How border separations can traumatize kids
Unplanned separation from parents is among the most damaging events a young child can experience, according to trauma research. A Stanford expert explains how it can hurt kids’ development.
Providing messages of support to refugees
A group of Stanford medical students is helping organize a campaign to send letters to Syrian refugees living in Jordan.
Podcast: Addressing mental illness in California
The Mental Health Services Oversight & Accountability Commission was formed to oversee the expansion and transformation of the state’s county mental-health service systems.
PTSD changes brains of boys, girls differently
A brain region that integrates emotions and actions appears to undergo accelerated maturation in adolescent girls with PTSD, but not in boys with the condition, a Stanford study has found.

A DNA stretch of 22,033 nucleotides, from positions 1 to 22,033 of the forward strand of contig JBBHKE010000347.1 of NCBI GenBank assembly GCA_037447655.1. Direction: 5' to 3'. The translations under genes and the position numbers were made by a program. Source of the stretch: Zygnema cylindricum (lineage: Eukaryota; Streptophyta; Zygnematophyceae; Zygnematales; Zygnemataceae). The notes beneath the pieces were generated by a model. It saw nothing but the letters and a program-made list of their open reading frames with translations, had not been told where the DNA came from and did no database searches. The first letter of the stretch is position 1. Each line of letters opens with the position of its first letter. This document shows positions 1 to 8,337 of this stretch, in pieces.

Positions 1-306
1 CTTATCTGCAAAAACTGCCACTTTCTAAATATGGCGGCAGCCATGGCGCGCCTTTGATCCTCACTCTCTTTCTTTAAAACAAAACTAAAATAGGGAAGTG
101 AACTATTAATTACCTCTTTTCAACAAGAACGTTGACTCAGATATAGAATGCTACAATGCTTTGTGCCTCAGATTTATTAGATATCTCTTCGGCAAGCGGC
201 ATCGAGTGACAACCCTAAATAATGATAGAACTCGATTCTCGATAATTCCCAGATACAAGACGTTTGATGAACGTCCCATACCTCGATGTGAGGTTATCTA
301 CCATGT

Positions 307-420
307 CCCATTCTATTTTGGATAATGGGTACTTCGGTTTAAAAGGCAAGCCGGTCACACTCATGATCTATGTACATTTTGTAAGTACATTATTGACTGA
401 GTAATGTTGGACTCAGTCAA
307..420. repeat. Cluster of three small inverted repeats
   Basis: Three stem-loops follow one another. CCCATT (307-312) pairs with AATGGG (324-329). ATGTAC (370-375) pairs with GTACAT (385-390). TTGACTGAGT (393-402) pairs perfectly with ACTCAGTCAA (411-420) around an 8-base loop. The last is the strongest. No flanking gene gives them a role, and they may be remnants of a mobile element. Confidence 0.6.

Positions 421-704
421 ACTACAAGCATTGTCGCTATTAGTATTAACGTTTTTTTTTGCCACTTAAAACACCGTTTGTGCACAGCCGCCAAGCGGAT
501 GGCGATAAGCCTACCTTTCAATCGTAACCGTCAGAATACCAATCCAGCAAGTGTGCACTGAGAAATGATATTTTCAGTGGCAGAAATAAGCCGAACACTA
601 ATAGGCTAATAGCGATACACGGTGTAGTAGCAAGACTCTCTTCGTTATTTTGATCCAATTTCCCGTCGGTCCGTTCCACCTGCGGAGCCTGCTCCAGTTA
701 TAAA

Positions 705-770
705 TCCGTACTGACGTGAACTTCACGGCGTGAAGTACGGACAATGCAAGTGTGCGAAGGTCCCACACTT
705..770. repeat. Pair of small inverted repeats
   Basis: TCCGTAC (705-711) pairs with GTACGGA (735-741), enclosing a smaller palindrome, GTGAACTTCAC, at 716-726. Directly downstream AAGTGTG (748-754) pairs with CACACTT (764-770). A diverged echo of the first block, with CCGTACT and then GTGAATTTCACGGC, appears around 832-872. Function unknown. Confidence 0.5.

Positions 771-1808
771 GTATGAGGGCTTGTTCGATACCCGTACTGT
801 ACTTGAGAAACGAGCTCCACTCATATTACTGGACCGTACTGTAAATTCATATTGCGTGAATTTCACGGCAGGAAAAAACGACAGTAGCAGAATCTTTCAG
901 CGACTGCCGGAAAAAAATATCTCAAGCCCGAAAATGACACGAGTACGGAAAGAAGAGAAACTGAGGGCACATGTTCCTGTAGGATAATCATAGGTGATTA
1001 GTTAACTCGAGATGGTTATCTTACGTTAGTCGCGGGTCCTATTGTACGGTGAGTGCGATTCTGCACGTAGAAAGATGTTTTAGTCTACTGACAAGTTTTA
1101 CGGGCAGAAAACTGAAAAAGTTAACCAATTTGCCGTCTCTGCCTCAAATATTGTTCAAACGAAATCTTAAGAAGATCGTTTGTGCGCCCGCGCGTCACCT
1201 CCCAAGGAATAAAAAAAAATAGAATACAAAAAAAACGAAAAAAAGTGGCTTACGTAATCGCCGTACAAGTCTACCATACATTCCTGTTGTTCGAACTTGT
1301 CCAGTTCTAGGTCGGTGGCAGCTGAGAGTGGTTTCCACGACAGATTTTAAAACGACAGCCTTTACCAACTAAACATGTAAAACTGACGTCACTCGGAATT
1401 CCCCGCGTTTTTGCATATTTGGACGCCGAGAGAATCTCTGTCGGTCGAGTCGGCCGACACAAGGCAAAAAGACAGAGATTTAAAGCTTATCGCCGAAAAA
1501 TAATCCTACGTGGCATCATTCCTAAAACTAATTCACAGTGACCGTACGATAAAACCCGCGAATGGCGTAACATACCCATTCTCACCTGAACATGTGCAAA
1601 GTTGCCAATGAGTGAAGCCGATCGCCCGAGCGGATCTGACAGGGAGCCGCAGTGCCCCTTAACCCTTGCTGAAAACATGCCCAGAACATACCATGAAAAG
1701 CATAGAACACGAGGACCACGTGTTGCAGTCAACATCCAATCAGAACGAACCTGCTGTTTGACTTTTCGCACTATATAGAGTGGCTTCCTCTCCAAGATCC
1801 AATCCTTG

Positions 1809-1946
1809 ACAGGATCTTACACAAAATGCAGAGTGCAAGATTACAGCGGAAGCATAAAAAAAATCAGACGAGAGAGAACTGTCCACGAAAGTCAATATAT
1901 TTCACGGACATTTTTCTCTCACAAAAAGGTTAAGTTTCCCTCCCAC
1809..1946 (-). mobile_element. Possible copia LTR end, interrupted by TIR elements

Faculty named endowed professors
Victor Carrion and Kari Nadeau have been appointed to endowed professorships at the School of Medicine.
Stanford Medicine reports on childhood health
The fall issue traces the lasting repercussions of early trauma and disease. Also included is an interview with former President Jimmy Carter on global discrimination against women and girls.
Conversation on school-to-prison pipeline Oct. 23
Playwright and actress Anna Deavere Smith, whose latest work is called The Pipeline Project, will be in conversation with psychiatrist Victor Carrion, MD, an expert on childhood stress and trauma.
How contagious pathogens could lead to nuke-level casualties
What if nuclear bombs could reproduce? Get your hands on one today, and in a week's time you've got a few dozen.
5 Questions: Carrion on how news about violence affects kids
Grim images of gun incidents spanning from Newtown, Conn.
Six seed grants for community research
Six research teams that will work together with community agencies to conduct health research have received a total of $75,000 in seed grant funds from Spectrum, which oversees Stanford's Clinical and Translational Science Award from the NIH.